There has been a longstanding debate on why the ICC and IOE are classified as CSOs with ECOSOC status, especially given their conflict of interest with an agenda focused on human rights and corporate accountability. By comparison, the World Health Organization (WHO) Framework Convention on Tobacco Control (FCTC) excludes tobacco corporations in the bodies implementing the FCTC as a result of campaigns exposing corporate funding of so called ‘independent’ research.
In tandem with their direct interventions, TNCs present themselves as models of ‘good practice’ in relation to human rights at the Annual Forum on Business and Human Rights at the UNHRC in Geneva. The aim of this event is to show that voluntary self-regulation works and that binding treaty obligations are an unnecessary burden, which is belied by its members’ practices.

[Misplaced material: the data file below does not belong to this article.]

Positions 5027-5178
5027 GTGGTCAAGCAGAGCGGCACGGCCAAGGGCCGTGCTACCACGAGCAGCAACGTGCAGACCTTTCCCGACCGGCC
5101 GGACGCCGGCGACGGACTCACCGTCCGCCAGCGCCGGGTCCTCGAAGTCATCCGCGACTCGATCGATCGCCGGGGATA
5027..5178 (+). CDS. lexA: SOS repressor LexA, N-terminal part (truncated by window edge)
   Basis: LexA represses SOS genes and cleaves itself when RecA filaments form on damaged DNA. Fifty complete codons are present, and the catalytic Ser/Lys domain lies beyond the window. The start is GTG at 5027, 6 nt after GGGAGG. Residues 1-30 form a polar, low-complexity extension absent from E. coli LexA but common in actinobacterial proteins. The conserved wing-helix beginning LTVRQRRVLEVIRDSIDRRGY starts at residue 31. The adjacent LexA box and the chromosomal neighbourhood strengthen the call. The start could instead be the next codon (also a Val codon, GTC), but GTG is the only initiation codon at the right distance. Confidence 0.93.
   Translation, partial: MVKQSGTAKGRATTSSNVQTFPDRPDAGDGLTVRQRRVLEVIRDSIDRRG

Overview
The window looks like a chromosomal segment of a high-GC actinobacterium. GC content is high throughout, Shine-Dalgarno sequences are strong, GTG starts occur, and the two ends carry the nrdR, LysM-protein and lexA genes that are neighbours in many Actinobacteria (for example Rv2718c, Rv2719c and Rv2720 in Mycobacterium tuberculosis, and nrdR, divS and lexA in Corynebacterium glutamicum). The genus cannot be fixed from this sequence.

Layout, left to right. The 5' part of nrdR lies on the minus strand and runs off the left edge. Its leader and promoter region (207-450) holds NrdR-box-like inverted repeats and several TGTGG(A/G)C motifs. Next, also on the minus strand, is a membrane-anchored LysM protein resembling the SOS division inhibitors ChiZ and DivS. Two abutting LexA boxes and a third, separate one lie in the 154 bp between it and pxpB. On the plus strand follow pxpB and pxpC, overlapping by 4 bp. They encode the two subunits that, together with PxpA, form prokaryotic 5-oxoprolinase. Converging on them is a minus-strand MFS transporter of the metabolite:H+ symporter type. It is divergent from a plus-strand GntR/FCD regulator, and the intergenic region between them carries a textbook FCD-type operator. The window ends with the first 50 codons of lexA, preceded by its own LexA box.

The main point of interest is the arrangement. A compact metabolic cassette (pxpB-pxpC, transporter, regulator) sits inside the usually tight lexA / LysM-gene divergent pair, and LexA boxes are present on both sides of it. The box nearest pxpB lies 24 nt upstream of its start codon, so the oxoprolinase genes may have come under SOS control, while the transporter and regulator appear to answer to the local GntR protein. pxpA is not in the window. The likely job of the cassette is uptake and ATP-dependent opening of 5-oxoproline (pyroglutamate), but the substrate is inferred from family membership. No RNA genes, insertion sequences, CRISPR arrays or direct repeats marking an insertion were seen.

The Brazilian mining company Vale, for instance, attended several Annual Forums, despite its disregard for safety standards resulting in two dam collapses – releasing millions of tonnes of toxic waste and mud from mining operations at Mariana (November 2015) and Brumadinho (January 2019) in the state of Minas Gerais. It is estimated that hundreds of people died as a result of the devastation, and the poisoning of rivers and land is among Brazil’s worst environmental disasters.
The influence and success of corporate lobby is evident in the way the discourse is echoed by the US, EU member states and other Northern states – with the backing of states from other regions, particularly the current right-wing governments in Chile, Colombia and Guatemala. Their shared discourse, approach and tactics towards the Binding Treaty process is to do everything possible either to block it or render it meaningless.